No Blacks on the boards of Walgreens, Sears, Kraft Heinz
Crusader Staff Report
A bill that aimed to boost the number of Blacks and minorities on the boards of some of the biggest companies in the Chicago area failed as lawmakers wrapped up their legislative session June 1.
Legislation that aimed to diversify corporate boards in Illinois passed during the final days of the General Assembly’s spring legislative session, but was stripped of a key provision that would have mandated minority representation.
H.B. 3394, would have required Illinois companies to have at least one woman, an African-American and a Latino on their boards. But the Senate stripped the bill of a requirement that would have forced publicly-traded companies in Illinois to report on their websites the demographics of their board and executive ranks, as well as plans for promoting diversity in the workplace.
The bill that Governor J.B. Pritzker signed into law will only require an annual report card on diversity among Illinois companies. The report will be published by the University of Illinois. The report will provide aggregate demographic data on Illinois businesses and rate each on its diversity effort.
The rating system will assess the diversity of each company’s board and executive ranks as well as its effort to encourage diversity in recruiting, board membership, and executive appointments.
The original version of the bill passed the House in March, after a contentious floor debate.
The Crusader is currently investigating the demographics of all Fortune 500 companies. So far, the Crusader has found that many publicly traded companies in the Chicago area have no Blacks on their corporate boards, including Sears, Walgreens, Kraft-Heinz, Transunion and Monedelz.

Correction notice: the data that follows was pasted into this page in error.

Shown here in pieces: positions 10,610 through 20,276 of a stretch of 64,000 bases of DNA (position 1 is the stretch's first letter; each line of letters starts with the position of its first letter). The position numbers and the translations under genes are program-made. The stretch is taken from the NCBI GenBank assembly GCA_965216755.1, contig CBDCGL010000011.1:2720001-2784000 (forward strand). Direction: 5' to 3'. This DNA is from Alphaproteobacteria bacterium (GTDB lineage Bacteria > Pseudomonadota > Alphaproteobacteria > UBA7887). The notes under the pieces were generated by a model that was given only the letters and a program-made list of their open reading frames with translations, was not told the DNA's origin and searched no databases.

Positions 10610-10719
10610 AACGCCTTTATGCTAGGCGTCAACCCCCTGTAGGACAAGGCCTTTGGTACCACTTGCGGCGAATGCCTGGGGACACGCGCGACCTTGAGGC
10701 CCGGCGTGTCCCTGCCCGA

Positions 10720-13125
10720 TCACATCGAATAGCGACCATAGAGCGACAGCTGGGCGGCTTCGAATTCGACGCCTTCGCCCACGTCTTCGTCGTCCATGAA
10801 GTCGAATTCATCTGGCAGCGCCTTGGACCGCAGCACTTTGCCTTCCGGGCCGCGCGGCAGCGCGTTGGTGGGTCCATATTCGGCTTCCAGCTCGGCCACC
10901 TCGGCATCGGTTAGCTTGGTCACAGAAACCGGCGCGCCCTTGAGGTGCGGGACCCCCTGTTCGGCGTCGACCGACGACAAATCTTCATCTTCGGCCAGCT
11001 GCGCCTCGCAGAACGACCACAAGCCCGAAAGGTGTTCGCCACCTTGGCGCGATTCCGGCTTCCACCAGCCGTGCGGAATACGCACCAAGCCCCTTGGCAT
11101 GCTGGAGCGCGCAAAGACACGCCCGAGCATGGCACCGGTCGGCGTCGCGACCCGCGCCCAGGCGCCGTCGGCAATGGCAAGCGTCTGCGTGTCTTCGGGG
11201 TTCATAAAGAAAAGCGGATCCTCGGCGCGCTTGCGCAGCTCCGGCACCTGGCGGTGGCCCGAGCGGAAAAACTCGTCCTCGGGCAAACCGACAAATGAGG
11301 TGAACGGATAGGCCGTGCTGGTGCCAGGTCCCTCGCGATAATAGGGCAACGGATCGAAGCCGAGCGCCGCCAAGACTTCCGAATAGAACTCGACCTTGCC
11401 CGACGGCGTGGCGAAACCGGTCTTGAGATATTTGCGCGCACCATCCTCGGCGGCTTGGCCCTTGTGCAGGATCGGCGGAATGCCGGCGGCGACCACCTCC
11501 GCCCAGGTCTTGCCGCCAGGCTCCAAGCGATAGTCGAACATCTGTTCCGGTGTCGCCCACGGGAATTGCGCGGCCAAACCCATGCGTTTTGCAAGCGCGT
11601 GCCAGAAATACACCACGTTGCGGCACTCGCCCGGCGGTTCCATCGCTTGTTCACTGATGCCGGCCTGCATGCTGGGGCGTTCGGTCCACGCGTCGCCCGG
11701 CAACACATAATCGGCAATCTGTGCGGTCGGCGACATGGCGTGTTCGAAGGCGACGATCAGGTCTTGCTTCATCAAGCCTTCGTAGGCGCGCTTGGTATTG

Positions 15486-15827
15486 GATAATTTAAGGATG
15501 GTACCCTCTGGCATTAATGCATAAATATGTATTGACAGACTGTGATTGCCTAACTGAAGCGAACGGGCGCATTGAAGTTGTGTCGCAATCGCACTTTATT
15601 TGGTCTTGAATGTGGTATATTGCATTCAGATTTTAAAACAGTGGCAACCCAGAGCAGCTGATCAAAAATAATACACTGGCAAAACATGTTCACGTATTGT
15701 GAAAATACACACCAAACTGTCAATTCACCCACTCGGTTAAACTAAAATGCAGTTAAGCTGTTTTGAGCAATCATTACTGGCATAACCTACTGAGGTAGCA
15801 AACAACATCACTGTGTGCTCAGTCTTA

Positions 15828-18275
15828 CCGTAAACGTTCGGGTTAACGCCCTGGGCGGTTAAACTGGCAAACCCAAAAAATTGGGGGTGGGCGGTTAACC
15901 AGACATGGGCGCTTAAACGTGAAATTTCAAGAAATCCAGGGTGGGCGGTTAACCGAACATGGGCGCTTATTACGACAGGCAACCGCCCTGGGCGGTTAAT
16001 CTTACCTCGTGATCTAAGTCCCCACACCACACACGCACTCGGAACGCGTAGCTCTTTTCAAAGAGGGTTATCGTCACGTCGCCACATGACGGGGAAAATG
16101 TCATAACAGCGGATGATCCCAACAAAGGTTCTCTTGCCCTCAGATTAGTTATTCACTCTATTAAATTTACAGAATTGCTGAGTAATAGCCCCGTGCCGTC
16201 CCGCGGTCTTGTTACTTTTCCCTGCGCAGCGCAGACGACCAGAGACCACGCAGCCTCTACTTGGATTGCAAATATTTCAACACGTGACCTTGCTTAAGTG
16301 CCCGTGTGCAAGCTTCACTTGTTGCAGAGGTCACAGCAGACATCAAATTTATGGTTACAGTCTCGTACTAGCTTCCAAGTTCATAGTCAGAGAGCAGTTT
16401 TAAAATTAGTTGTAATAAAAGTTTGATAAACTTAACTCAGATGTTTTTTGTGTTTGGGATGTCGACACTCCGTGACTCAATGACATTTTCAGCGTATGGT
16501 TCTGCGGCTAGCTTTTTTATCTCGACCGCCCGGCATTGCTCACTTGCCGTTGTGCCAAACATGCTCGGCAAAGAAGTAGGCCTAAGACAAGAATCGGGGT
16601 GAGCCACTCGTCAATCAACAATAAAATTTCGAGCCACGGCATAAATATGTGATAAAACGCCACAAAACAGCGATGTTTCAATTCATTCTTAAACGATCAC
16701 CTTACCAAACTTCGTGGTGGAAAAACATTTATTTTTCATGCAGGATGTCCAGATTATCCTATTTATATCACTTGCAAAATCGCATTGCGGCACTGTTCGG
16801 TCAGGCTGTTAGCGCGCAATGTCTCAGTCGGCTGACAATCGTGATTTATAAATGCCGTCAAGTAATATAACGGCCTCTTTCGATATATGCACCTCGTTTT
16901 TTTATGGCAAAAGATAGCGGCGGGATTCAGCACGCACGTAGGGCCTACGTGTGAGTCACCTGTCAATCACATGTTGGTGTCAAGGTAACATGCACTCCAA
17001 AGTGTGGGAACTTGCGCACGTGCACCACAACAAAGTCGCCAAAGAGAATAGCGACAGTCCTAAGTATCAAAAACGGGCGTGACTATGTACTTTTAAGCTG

Data collected by the Tribune last month found that of the 30 most valuable companies in Illinois according to market capitalization, all but one had at least three women on their boards. Half had only one African-American, and six — Walgreens, Kraft-Heinz, Mondelez, Arthur Gallagher, IDEX and TransUnion — had no African-Americans.
Rev. Jesse Jackson, leader of the Rainbow/PUSH Coalition said the bill was “gutted.”
“The struggle continues,” he told the Chicago Tribune. “But it’s just not the board – it goes beyond the board members, how many Black or Latino lawyers are employed by the company? How many people of color are handling the 401K investments, the procurement pipelines — what kind of diversity is there? It’s not just the board, it’s up and down the corporate system.”